The above images show my first draft of the game’s main story, the challenges, and the overall map which has connections inspired by “The Legend of Zelda” and “Metroid” series. I wanted the player to be able to see the different locked branches from the beginning of the game. I also wanted to use the “soft locks” idea similar to the one used in the first “The Legend of Zelda” and the latest, “Breath of the Wild” for controlling the order of visiting the different dungeons. Locks in general are used to guide the player towards an optimal way to finish the game. Soft locks use very difficult challenges for the player’s current skill level. Soft locks provide the feeling of openness instead of having better guidance while hard locks are used to have a more carefully guided experience.

In the image above, you will see the final overall game map as represented in the TIC-80 editor. You can see the similarity of the connections between the initial map draft and this one, however, I changed a little bit of the idea of using soft locks. I only used the soft locks for secrets, hidden areas, and dead end areas. I made sure that there is always something to be done in any dead end path to give the player a sense of achievement and reward. The player can find collectible coins, shortcuts, or hints for the secrets in other rooms. I also made certain that any secret in the game is hinted to, somehow, either by using the art or the layout of the level. Doing so helps the players to find the secrets without spending time bumping into every wall in the game.

Most of my knowledge in designing this game came from reading Anna Anthropy‘s amazing book “A Game Design Vocabulary” and playing “REDDER” and “VVVVVV“. The images above are notes from my notebook after I got my first feedback on the game, and were used to redesign some of the challenges to make it more focused on the core verbs (mechanics). “The Sky House“‘s core verbs can be seen in the first page: Fly, Move, Jump, Drop Slowly (Gliding), and Drop Fast. Every challenge in the game revolves around these verbs – especially Fly and Glide as these are what make “The Sky House” stand out among similar games. You will also notice that I decided not to use any text inside the game either for story or for guiding the player, similar to the approach used in “REDDER“.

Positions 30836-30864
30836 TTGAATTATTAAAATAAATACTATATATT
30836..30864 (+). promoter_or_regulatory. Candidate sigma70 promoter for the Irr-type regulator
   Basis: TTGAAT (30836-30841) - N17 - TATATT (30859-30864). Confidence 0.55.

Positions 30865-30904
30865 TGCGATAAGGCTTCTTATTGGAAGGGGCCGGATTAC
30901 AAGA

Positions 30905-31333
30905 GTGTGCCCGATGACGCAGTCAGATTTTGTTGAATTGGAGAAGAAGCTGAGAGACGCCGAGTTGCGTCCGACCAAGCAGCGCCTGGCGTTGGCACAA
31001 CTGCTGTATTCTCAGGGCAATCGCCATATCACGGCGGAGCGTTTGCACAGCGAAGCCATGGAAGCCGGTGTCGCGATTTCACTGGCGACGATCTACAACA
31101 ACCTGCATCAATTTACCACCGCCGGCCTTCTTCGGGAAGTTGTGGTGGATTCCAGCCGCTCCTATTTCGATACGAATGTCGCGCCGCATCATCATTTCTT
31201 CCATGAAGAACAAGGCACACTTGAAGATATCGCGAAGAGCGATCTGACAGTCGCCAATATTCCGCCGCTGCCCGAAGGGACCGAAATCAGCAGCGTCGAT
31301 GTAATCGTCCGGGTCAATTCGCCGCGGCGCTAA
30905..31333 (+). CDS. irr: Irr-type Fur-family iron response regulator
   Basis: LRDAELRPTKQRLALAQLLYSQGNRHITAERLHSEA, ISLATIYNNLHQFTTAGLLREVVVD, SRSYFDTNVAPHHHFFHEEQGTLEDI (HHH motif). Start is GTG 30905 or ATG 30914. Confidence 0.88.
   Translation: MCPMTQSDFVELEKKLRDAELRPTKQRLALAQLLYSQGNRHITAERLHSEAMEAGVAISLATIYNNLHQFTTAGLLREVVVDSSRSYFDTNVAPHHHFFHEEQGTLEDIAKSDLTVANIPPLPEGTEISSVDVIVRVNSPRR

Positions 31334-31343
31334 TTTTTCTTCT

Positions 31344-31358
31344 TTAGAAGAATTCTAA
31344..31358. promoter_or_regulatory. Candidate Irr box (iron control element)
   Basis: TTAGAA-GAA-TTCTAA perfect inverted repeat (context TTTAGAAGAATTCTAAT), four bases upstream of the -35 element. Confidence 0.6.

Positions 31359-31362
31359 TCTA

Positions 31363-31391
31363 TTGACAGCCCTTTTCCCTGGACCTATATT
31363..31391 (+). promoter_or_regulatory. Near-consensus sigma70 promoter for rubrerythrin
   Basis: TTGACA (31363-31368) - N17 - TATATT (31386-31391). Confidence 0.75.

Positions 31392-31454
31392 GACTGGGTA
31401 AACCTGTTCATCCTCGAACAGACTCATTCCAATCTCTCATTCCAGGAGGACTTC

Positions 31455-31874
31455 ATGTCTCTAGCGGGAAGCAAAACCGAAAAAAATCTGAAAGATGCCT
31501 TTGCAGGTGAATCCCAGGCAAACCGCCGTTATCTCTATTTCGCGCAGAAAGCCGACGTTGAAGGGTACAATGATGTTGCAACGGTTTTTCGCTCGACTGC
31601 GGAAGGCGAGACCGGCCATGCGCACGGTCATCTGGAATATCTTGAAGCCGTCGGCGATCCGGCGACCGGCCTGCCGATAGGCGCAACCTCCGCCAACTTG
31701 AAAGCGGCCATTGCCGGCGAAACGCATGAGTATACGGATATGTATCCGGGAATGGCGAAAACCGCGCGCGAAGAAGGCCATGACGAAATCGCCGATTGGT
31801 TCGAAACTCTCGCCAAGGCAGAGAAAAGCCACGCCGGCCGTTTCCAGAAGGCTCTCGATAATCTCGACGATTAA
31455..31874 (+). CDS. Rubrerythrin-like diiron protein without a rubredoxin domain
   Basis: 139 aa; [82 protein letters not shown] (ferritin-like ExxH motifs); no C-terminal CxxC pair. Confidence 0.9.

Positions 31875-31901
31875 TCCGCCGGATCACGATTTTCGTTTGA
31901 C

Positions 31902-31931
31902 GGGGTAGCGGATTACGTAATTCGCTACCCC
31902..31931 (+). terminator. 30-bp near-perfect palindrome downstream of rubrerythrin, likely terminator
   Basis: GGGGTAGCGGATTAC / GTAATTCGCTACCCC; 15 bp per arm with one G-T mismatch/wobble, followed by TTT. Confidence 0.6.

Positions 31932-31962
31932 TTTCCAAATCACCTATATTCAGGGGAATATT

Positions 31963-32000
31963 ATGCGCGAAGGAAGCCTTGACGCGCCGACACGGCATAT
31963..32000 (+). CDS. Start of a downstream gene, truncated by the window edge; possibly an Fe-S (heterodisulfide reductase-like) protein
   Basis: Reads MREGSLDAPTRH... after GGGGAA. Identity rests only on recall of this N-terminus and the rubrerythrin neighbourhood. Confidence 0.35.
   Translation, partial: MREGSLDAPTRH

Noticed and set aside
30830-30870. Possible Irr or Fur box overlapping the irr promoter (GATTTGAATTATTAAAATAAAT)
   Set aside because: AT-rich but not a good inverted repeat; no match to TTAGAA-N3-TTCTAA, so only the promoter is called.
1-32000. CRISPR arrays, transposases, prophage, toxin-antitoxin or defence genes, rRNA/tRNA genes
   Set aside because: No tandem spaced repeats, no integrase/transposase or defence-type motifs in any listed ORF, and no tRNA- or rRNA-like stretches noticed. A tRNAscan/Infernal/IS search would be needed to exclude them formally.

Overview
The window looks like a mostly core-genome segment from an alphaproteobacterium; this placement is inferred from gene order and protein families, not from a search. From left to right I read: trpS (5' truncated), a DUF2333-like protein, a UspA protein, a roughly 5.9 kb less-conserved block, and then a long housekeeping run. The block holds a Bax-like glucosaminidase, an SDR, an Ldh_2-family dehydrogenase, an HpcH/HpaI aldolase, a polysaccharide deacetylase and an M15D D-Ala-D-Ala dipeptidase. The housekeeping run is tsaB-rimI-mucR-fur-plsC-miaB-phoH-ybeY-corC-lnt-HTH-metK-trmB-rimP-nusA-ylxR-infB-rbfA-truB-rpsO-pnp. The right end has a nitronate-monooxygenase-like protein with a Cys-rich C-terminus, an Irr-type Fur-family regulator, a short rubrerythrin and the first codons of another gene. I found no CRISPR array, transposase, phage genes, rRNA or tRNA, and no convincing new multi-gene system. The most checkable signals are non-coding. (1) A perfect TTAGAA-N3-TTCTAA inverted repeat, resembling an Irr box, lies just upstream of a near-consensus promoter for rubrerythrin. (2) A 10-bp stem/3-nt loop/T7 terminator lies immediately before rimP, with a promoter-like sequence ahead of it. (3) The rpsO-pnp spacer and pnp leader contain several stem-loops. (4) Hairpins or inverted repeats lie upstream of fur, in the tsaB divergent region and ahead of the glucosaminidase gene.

This image shows the game’s title screen. The game starts by pressing the “X” button twice instead of one time to give a hint to the player that pressing “X” twice is an essential element of the game.

To easily explain the rooms in the game, the overall map shows rooms with corresponding numbers beside them. The numbers are written in same order that I will explain the rooms. To jump to a specific room, click the links below:

Room1 Room2 Room3
Room4 Room5 Room6
Room7 Room8 Room9
Room10 Room11

I would like to note that the world of the game is divided into multiple regions – like in “Metroid” – with each region having a different set of challenges ramping from easy to hard as the player advances, ending with the player getting a key. In this first part of the blog series, you will notice that Room1 to Room5 are the first region while Room6 to Room11 are the second region. The first region helps the player to learn the basic verbs and uses spikes as the core challenge. The second region is more about precise control and timing, adding on laser challenges.